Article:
5 Myths About Cold and Flu Season

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Cold and flu season is a bummer, but it’s something we all deal with. Whether you’re plagued by your own cold or caring for a child affected by the flu, these illnesses are a part of life. However, there’s a lot people don’t know about cold and flu season, and a lot more that people think they know but turn out to be a myth.

Cold and Flu Myths

There are a lot of people who don’t realize about the cold and flu, and a lot of things that people think aren’t really true. Let us debunk some of those myths so you can better understand cold and flu season.

1. The flu shot causes the flu.

One of the biggest misconceptions about the flu shot is that people think it gives them the flu. The flu vaccine is actually made with a weakened or inactivated strain of the flu, which will not make you sick. According to the National Foundation for Infectious Diseases, the vaccine takes about two weeks to work, so it’s not uncommon for people to get sick during that two-week period simply because the flu is circulating and the vaccine hasn’t had time to be given. . do his job.

2. Going outside with wet hair in winter will cause you to catch a cold

You’ve probably heard this for years: Going outside in cold weather with wet hair will catch a cold. This is actually not true. According to the Cleveland Clinic, a cold has to be caused by a virus, which you don’t catch with wet hair in cold temperatures. While they note that cooler temperatures are better breeding grounds for viruses, cold hair has nothing to do with catching a cold.

3. You don’t need to get a flu shot if you’re healthy.

Anyone can get the flu, regardless of their health. The NFID recommends that everyone get a flu shot starting at 6 months of age to protect against the flu.

4. You don’t need to get a flu shot every year.

The flu is different every year because it mutates. That means every year you need a new flu shot, which also changes every year. The vaccine is created from the flu strain, so a new vaccine for the new flu strain is needed every year, according to Harvard Medical School.

5. Chicken soup can help fight a cold

While chicken soup may make you feel more comfortable if you’re exhausted from a cold, there’s no medical evidence that it can actually help you get rid of a cold. The University of Rochester Medical Center notes that the steam that rises from the hot soup can act as a humidifier and loosen the sinuses, but that’s about it. However, there’s nothing wrong with eating the soup while you’re sick, so go ahead and stick with it if it’s something tasty and comforting while you’re feeling sick.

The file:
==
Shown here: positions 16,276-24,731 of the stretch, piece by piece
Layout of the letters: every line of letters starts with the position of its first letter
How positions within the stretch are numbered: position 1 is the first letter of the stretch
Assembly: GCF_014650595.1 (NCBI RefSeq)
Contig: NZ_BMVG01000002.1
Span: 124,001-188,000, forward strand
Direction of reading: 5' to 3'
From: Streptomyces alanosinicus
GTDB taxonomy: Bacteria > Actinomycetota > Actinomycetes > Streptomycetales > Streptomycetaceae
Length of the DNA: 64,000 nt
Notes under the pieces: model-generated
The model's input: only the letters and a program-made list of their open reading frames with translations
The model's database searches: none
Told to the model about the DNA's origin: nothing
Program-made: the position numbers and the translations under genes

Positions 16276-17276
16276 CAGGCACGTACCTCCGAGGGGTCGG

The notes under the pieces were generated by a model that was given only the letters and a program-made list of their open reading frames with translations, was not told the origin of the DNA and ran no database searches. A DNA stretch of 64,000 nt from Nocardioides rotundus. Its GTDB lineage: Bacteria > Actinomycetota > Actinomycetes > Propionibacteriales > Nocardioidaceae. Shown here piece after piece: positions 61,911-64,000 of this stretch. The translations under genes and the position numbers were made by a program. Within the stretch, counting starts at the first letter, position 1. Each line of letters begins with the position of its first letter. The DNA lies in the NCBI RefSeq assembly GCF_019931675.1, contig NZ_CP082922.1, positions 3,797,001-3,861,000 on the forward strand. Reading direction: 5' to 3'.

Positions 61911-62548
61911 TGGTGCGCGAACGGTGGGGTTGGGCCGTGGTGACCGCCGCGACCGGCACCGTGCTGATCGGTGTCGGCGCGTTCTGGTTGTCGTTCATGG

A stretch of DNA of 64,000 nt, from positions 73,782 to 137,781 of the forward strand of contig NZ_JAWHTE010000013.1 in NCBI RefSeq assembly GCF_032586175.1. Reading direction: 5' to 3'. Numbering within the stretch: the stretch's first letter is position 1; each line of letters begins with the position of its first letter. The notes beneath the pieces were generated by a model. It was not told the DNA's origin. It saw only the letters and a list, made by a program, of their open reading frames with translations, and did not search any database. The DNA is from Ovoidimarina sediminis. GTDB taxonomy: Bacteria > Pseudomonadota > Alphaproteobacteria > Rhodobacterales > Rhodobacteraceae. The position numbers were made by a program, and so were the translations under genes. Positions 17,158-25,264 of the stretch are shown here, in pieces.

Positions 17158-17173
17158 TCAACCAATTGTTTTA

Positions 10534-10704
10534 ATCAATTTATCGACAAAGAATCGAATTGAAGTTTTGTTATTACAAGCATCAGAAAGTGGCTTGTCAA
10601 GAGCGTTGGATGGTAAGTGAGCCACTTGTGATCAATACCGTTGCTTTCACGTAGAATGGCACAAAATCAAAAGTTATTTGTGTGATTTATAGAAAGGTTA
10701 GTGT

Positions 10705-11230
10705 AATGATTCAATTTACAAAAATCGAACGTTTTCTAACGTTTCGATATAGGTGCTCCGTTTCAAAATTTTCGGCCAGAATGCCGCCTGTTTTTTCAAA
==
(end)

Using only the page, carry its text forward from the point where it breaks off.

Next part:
Cold and Flu Facts

Woman receiving a flu shot

Getty Images/Luis Alvarez/DigitalVision

Having concrete information about cold and flu season can help you stay healthy and prevent illness. This is what you should know.

1. The flu is transmitted mainly through the air

According to the Centers for Disease Control, the flu is spread through tiny droplets that are typically spread when people cough, sneeze, talk, or sing. It is much less common for the flu to be transmitted on surfaces. However, it is possible for those small droplets to land on surfaces and then be picked up by someone else touching them and then touching their nose, mouth, or eyes.

2. Adults have 2-4 colds per year

On average, an adult can have between two and four colds in a year, according to the American Lung Association. This, of course, varies depending on your lifestyle and how well you protect yourself from illness, but two colds aren’t uncommon.

3. Children are more likely to get the flu than adults.

A study by Clinical Infectious Diseases found that children under the age of 18 are twice as likely to get the flu compared to adults 65 and older.

4. There is no cure for a cold

Many things can ease cold symptoms, including decongestants and antihistamines, but according to the CDC, nothing will actually cure the common cold. The best thing you can do for yourself is to take the proper doses of each remedy and rest.

5. You can catch the flu even if you don’t feel sick.

You are most contagious when you first get the flu, but some people don’t feel symptoms right away. That means you can have the virus, feel fine, and still pass it on to the people around you. According to the CDC, you can also still be contagious after you get sick, although it’s less common.

Bottom line

Arming yourself with knowledge about colds and the flu can help you prevent getting sick. Opting for a flu shot every year is your first line of defense in preventing the flu, but know that colds are almost inevitable. Take care of yourself this cold and flu season, and you’ll be feeling better in no time.

The information contained in this article is for educational and informational purposes only and is not intended to be health or medical advice. Always consult a physician or other qualified healthcare provider regarding any questions you may have about a medical condition or healthcare goals.

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